Kapitan Keling Mosque is a mosque built in the 19th century by Indian Muslim traders in George Town, Penang, Malaysia. It is situated on the corner of Lebuh Buckingham (Buckingham Street) and Jalan Masjid Kapitan Keling (Masjid Kapitan Keling Road).

The Kapitan Keling Mosque is named after Qadeer Moheuddin, the head of the Indian Muslim community credited to have built it around 1800.

The Kapitan Keling was the first Superintendent of the mosque. He brought in the builders and stones from India for the project. The original mosque structure was a single-storey rectangular building with a sloping roof on all sides and surrounded by a stone bench. It was surrounded by shops, houses, with access through a narrow gateway.

It is generally accepted that the 18-acre plot of land on which the mosque stands was granted to the Indian Muslim community by the then Lieutenant Governor of Penang, Sir George Leith, in November 1801 for the building of a “Mohamedan Church for ever”. This was not to be, however, as over the years, and as George Town grew, the government had to buy back parcels of land from the mosque, for the town’s social amenities. This includes the land for the nearby police station and the Campbell Street Market. The Kapitan would not have to live to see this happening to his mosque, having died in 1834. His tomb can be found at Kampung Kolam, not far from the mosque itself. As I write this (February 2005), the tomb is in a rather neglected state.

Meanwhile, the land belonging to the mosque continued to shrink in size, brought on by encroachment and improper management. Private homes were soon within a few feet of the mosque itself. By 1903, the original 18 acres had reduced to only 8.


Another renovation in 1930 gave the Kapitan Keling Mosque its present appearance after the previous design was deemed impractical. In keeping with tradition, the mosque was not rebuilt, but only enlarged. Among the major work during this period included doubling the height of the central prayer hall, improvement to the ventilation system, and allowing more natural light to enter. The exterior is ochre yellowed while the interior had white marble floors and a high ceiling. The interior aisles are formed by a series of horseshoe arches, crowned with King Edward’s plaques. The fa├žade of the building and its interior were decorated with geometric designs, as human and animal forms are forbidden in Islam.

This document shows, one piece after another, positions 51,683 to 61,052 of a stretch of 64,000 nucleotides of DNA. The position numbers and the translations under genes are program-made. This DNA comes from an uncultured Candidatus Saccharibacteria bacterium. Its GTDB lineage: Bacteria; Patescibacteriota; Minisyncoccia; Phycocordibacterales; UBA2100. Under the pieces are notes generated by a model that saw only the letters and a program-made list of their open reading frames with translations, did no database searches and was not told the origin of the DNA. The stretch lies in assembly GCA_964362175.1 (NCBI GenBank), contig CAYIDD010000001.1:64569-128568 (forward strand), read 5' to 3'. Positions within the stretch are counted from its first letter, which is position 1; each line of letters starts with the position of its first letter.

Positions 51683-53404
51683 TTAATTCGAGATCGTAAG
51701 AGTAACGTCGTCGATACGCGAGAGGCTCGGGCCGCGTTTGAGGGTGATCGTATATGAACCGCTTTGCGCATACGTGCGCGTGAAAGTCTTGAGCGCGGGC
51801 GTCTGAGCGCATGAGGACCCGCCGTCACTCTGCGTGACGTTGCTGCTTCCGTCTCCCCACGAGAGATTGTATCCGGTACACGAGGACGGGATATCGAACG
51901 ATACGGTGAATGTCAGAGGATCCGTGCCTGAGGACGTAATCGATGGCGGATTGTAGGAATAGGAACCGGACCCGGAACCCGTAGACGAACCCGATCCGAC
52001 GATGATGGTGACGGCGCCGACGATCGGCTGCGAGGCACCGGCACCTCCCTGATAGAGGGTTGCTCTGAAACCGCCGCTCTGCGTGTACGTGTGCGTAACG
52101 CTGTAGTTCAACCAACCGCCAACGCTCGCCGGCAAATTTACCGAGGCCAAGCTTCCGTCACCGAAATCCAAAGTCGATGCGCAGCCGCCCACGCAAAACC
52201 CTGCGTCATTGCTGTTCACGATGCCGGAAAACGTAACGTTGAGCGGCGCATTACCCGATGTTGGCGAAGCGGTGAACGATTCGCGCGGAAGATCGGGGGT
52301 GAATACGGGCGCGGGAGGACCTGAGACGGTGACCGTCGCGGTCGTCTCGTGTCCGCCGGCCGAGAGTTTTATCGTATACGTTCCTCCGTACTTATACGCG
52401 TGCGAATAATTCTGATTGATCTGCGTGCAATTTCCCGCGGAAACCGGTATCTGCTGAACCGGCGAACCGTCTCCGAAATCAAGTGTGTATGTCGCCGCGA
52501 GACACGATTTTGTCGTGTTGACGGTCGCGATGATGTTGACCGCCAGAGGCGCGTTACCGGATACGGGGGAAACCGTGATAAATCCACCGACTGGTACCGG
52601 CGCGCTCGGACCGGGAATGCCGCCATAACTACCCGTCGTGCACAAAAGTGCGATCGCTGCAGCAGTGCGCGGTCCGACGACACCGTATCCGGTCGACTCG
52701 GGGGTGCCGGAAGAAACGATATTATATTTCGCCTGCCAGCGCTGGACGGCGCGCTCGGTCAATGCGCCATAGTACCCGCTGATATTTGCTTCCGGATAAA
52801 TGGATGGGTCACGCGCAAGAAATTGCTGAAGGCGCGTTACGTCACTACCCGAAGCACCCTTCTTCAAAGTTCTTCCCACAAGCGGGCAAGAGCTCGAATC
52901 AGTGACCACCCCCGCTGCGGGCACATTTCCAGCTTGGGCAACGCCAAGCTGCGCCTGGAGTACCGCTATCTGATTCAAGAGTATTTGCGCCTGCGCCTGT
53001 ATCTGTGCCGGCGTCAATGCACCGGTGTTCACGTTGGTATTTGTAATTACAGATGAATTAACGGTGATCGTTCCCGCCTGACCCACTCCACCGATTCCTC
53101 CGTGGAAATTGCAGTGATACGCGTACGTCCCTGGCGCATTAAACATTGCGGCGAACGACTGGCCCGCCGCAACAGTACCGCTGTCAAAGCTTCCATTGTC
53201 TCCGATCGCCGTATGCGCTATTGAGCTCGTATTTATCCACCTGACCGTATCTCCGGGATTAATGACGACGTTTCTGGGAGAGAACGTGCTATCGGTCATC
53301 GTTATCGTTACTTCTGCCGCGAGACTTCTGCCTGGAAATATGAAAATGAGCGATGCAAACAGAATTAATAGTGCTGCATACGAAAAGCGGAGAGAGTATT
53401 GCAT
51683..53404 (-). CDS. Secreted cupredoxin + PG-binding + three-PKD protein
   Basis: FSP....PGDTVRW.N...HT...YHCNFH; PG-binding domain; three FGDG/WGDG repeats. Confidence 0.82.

The Kapitan Keling Mosque underwent its most recent refurbishment in 2003, with a RM5 million grant, as water seepage and poor drainage were affecting the building, closing it down for a year. In this renovation, some alterations that do not compromise on the original aesthetics of the building were included. Among the new extensions was a covered walkway and a women’s ablution area. Calligraphy was added to the interior of the main dome and walls, where once these were decorated with foral motifs. An Islamic Information Centre is also set up on the ground floor of the minaret.